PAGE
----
Thursday, January 15, 2009

January 15: Tom Waits, "Nighthawks At The Diner"

Artist: Tom Waits
Album: Nighthawks At The Diner
Year: 1975
Label: Asylum

Tom Waits is a god. This should not be breaking news to anyone. Some people (me) might argue that he has always been a FAR better song writer than Bob Dylan. Waits is always pushing the boundaries of music with consistently phenomenal results.

Recorded live on July 30/31 of 1975, Nighthawks At The Diner captures Waits in his ultimate element: a small crowd and no curfew. He wastes no time jumping into his tongue-in-cheek comedy, “I’m so horny, the crack of dawn better be careful around me…” What follows is over an hour of perfection. Waits, holding the crowd in his palm as he follows the music where it is want to go. The recording builds a wonderful ambience and you, as the lucky listener, are transported into the studio, sitting with the handful of lucky guests.

Waits is backed by a simple three piece of bass, drums, and sax and they compliment his one of a kind piano perfectly. The band is able to follow Tom through his meandering, yet whimsical improvisations which appear especially difficult on songs like "Spare Parts" and "Nighthawk Postcards." Throughout the entire album, they are truly moving as a single unit in, out, and around Waits' tales.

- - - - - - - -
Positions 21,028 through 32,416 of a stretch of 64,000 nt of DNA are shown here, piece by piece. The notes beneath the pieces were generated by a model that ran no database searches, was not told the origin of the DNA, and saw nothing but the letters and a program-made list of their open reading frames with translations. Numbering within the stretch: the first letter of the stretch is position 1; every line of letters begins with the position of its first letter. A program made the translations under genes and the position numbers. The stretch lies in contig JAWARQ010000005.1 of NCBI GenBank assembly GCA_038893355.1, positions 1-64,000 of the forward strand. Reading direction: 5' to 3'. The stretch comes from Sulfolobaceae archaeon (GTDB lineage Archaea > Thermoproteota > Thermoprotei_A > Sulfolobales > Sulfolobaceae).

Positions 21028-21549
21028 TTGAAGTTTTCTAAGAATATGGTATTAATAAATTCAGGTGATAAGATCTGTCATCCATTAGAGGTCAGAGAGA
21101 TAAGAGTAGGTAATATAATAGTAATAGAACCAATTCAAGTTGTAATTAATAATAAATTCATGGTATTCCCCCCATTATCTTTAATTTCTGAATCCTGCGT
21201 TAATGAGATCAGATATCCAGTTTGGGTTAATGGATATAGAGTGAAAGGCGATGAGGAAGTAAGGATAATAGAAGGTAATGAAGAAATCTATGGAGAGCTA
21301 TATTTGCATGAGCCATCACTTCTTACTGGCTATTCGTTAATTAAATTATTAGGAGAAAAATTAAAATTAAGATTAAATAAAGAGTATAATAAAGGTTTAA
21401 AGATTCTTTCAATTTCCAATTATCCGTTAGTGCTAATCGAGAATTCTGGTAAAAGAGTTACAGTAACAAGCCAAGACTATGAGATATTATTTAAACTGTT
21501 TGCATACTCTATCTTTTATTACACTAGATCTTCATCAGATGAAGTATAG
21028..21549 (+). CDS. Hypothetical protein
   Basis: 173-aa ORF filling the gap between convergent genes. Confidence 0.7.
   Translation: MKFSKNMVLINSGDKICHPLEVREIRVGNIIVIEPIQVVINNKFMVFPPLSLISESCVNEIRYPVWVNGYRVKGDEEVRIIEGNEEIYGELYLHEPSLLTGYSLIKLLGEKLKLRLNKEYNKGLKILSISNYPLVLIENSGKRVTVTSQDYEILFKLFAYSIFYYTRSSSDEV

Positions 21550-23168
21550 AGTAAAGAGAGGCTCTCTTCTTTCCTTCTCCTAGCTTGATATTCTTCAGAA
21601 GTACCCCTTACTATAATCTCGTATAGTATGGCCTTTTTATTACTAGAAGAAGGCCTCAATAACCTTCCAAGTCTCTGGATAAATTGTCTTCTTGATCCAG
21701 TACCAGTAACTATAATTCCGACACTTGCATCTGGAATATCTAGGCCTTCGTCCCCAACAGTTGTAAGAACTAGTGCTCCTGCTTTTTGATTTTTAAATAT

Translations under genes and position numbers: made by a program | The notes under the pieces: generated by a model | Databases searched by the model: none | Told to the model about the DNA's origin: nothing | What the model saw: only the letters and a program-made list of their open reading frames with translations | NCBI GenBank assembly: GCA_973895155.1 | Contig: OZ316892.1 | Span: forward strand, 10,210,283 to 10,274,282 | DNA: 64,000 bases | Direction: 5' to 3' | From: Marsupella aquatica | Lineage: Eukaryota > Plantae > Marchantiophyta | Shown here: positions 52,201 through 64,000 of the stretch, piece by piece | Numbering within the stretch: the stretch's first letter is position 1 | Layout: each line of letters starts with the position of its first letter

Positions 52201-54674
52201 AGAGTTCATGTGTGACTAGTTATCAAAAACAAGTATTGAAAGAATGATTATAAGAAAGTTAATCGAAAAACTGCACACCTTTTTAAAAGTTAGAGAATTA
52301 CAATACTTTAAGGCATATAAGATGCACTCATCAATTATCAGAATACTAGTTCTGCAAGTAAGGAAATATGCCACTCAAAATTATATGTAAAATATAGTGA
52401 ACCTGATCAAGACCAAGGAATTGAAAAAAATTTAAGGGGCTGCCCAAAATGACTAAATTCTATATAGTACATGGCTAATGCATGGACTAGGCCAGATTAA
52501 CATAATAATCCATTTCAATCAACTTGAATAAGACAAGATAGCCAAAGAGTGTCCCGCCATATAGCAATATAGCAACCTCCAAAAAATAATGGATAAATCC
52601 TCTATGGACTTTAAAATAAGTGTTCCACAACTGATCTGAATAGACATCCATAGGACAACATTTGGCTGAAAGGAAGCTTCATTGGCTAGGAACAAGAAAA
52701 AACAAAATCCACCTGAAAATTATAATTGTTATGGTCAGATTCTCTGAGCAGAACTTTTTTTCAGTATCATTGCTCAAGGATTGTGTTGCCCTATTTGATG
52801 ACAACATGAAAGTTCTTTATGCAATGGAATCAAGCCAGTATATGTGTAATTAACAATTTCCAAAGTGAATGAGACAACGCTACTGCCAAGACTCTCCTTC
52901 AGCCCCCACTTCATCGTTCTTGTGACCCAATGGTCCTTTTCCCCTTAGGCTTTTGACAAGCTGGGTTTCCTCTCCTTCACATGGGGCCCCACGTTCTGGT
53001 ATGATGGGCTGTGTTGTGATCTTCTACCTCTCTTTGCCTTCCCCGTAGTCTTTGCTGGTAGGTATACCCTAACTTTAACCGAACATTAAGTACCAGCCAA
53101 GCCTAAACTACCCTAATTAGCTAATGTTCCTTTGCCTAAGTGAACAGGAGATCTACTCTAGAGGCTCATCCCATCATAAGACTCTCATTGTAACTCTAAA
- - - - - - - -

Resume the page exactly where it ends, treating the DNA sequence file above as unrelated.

Waits paints picture after picture, from his own dingy apartment to the passenger seat of an 18-wheeler to the counter of a greasy diner, all brilliantly described to the point that you can smell the diesel. Thankfully, the crowd was sober enough to keep their mouths shut so, there is very little “chatter,” though the audience rarely misses a punchline from Tom’s endless battery of jokes.

Tom Waits has proven over the past 40 years that he IS the cutting edge of music. Constantly trying new ideas and new formats, Waits always has a fresh ideas both musically and lyrically. Whille Nighthawks At The Diner is seemingly a mellow, relaxed live recording, it is also a peek into the madness and genius at makes Tom Waits a true anomaly in the history of music.

Standout tracks: "Putnam County," "Big Joe & Phantom 309," and "Spare Parts."

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